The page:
As global experts working across Asia-Pacific, we see first-hand the lack of representation, inclusion, and belonging women from all backgrounds face in their career mobility journeys. Pay gaps, unequal opportunities for advancement, and an unbalanced representation in key decision-making are all examples of how differences between men and women persist across regions and income levels.
At the middle management level, women’s careers frequently stall. As they are still commonly the primary caregivers in our society, this stage of their career frequently corresponds with the decision to start a family or take care of their aging parents. The pandemic has been particularly hard on them, as many have had to choose not to work or work fewer hours in order to care for family members, friends, or elderly relatives.
A study from Florida International University found that leaders of both genders are viewed as equally effective. When examining feedback on leaders and the extent to which they are viewed as competent and capable, there are no statistical differences between men and women. Despite this, women in the workplace are still perceived as prioritising their families over their careers (89%), lacking of mentorship needed to land top jobs (83%), and not having access to the same personal networks that men do to advance their careers (75%).
Just 38% of women believe that they have the same opportunities for advancement to leadership positions at work as the majority of men (52%). Women’s unique perspectives and methods contribute to a more inclusive workplace and, in many cases, better business results, yet The Rockefeller Foundation reports that there are only 21 women at the helm of Fortune 500 companies today.
In response to the lack of gender diversity in leadership positions, there has been a significant increase in women’s leadership development and female empowerment programs. Customised mentoring and coaching programs are among the initiatives that enable women to work one-on-one or in small groups with senior leaders who have extensive lived experience.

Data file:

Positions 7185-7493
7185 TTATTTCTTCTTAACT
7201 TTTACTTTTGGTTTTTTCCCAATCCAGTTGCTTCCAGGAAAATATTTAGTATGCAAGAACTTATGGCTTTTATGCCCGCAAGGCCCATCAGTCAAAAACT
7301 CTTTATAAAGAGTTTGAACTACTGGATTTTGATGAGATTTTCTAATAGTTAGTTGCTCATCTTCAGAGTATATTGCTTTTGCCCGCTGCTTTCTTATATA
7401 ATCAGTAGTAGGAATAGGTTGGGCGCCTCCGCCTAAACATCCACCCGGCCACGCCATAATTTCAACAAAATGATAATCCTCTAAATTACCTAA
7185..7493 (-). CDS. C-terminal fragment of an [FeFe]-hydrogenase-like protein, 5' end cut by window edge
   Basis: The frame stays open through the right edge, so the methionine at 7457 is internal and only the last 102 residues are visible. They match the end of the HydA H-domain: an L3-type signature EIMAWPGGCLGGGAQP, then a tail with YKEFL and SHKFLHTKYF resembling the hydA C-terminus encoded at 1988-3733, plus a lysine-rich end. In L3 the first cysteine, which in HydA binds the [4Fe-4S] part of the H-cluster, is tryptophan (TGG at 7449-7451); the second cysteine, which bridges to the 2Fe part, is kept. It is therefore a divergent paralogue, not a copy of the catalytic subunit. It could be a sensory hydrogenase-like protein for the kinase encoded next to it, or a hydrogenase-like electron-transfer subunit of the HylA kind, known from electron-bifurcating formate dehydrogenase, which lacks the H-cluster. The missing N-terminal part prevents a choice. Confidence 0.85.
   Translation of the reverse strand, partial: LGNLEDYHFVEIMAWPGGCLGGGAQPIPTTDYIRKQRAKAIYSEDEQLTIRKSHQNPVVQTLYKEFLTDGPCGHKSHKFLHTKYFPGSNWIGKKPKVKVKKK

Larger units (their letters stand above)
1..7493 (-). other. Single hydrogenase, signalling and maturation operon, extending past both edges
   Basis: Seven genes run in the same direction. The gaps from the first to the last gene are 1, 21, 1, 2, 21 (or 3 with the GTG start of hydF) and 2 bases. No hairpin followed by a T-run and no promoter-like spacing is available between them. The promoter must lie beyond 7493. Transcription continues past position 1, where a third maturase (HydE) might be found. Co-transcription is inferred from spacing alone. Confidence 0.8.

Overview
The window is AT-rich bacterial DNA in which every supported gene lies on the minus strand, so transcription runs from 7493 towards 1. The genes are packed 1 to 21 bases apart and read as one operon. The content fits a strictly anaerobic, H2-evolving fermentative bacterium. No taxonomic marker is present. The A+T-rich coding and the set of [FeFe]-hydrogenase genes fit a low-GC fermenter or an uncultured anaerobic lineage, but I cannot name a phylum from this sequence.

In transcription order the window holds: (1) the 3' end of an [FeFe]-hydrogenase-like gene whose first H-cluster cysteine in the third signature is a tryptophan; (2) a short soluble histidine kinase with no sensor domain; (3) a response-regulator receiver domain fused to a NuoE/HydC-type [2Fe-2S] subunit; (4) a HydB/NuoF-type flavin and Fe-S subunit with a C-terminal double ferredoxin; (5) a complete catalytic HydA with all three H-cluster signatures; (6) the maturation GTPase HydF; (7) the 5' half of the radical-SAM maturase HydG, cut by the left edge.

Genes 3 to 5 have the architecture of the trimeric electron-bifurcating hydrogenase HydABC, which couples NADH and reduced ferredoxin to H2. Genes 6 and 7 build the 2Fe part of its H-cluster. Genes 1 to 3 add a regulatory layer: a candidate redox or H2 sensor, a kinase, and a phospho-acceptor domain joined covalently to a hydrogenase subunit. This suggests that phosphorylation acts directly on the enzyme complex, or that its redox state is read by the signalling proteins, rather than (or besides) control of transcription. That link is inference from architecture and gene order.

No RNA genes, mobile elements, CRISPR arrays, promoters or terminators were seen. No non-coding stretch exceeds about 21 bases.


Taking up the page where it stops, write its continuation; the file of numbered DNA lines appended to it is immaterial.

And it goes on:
For female leaders in their early to mid-career stages, our Emerging Leaders Program is a distinctive leadership development program that fosters exceptional performance, behaviors, and mindsets with practical frameworks, case studies, and useful insights. Participants are immersed in a holistic experience that draws on the most recent findings in gender diversity and inclusion research, leadership development, and wellbeing principles. This learning experience is rich and empowering, singularly focused on enabling each participant to realize their own particular vision of success.
However, the amount of backlash for female-only programs is increasing. One common objection is that implementing women in leadership programs runs the risk of endorsing a “fix the woman” philosophy. Another complaint is that by emphasising women’s personal development, women are viewed as both the problem and the solution. If women are then unable to advance, this may reinforce a “blame the woman” mentality, in which lack of advancement is attributed to the woman rather than structural obstacles.
While there is a very relevant place for these initiatives, in addition to equipping women with leadership skills, there is also a need to shift the culture to support their advancement and foster an environment where they can flourish. Instead of focusing only on the one person who experiences workplace inequalities, we must shift our attention to the organizational context in which they occur.
We must move beyond a “fix the woman” approach that focuses on the individual to a “fix the system” approach that focuses on our practices and allows us to address larger issues that may unintentionally maintain and reinforce inequalities. This can be achieved through equipping and empowering our leaders to influence and lead through allyship and positively impact the careers of those around them, particularly women.
We have developed the Empowered Allies Program to support leaders in realizing their full potential and fostering both their own success and that of those they support. By delving deeply into the leadership blueprint, this program will help you translate allyship into practice, resulting in better team and individual performance, influencing and impacting your business culture.
We must shift the cultural mindset that prevents the advancement of gender equality if we hope to change the current scenario, and activating an approach that enables both the women we want to advance and builds the right culture for them to work in, is a great place to start.
Register as an Empowered Ally or nominate a Future Leader from your company today and let’s change the Women in Leadership landscape together.
Written by Carina Castro, Marketing Coordinator at The Dream Collective